Ninth Circuit Upholds Dismissal of “Just Fruit” Lawsuit
Posted in Legal Bites
Ninth Circuit Upholds Dismissal of “Just Fruit” Lawsuit

On April 28, 2023, a panel of judges from the U.S. Court of Appeals for the Ninth Circuit upheld a lower court’s dismissal of a lawsuit against Kroger alleging that the company misleadingly labeled spreadable fruit products as “Just Fruit.”

Plaintiff Sarah Vitort alleged that Kroger violated the Oregon Unlawful Trade Practices Act because the “Just Fruit” product included fruit syrup, pectin, calcium citrate, apple juice concentrate, and citric acid. Plaintiff argued that even though those ingredients could be extracted from fruit, they were not actually fruit because they “appear in a form that does not exist in nature.”  The panel held that the “Just Fruits” label was not objectively false because each ingredient was derived from fruit.

Additionally, the panel applied the reasonable consumer test and held that the “Just Fruit” label was not likely to mislead a significant portion of reasonable grocery shoppers.  The panel held that the “Just Fruit” label did not say anything about the sugar content of the product, and that a reasonable consumer would not interpret that label as making a representation about sugar content.  The court held that the reasonable interpretation of the “Just Fruit” label foreclosed Plaintiff’s claim that Kroger committed an unlawful trade practice under Oregon law.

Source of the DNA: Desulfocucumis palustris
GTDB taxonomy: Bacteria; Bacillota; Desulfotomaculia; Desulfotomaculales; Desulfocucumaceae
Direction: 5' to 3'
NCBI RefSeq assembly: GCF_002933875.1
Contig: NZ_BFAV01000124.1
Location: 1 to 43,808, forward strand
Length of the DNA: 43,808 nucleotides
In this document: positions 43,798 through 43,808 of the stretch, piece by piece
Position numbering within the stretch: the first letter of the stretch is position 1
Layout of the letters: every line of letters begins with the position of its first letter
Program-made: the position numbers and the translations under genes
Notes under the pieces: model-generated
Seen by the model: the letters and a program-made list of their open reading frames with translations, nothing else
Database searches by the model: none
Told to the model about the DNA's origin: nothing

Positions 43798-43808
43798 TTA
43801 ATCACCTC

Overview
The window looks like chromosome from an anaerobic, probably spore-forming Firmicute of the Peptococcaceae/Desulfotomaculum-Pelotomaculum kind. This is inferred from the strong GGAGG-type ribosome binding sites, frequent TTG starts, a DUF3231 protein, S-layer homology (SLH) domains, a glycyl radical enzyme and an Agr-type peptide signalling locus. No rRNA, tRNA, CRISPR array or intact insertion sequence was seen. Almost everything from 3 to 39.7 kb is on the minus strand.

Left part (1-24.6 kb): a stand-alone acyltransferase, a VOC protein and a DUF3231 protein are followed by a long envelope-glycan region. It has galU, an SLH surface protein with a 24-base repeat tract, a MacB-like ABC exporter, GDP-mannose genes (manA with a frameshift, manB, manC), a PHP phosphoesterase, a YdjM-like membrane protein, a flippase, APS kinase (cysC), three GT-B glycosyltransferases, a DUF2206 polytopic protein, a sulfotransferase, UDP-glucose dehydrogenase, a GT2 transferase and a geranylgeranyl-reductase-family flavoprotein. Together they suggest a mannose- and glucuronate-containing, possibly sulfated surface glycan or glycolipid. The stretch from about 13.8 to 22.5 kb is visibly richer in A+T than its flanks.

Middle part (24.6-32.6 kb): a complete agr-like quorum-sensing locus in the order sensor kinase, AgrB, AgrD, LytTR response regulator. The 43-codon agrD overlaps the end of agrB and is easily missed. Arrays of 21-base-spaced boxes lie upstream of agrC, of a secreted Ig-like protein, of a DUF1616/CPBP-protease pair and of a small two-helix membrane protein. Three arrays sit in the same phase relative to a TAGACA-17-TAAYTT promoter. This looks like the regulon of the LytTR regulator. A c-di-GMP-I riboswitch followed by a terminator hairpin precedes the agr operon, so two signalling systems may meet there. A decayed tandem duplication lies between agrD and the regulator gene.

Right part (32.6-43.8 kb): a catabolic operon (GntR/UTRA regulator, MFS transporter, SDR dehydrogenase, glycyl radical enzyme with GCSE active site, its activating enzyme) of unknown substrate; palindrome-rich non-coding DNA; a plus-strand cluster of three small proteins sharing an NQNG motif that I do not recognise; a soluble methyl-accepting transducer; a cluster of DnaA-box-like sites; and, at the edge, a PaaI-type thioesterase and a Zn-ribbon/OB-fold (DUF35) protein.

Although this is an unpublished decision with limited precedential effect, the Ninth Circuit upholding a dismissal of a food false advertising case is notable because in most cases, courts have found (and the California Attorney General’s office has advocated) that the reasonable consumer standard requires a fact-based analysis that cannot be determined on a motion to dismiss.

This publication is published by the law firm of Ervin Cohen & Jessup LLP. The publication is intended to present an overview of current legal trends; no article should be construed as representing advice on specific, individual legal matters. Articles may be reprinted with permission and acknowledgment. ECJ is a registered service mark of Ervin Cohen & Jessup LLP. All rights reserved.


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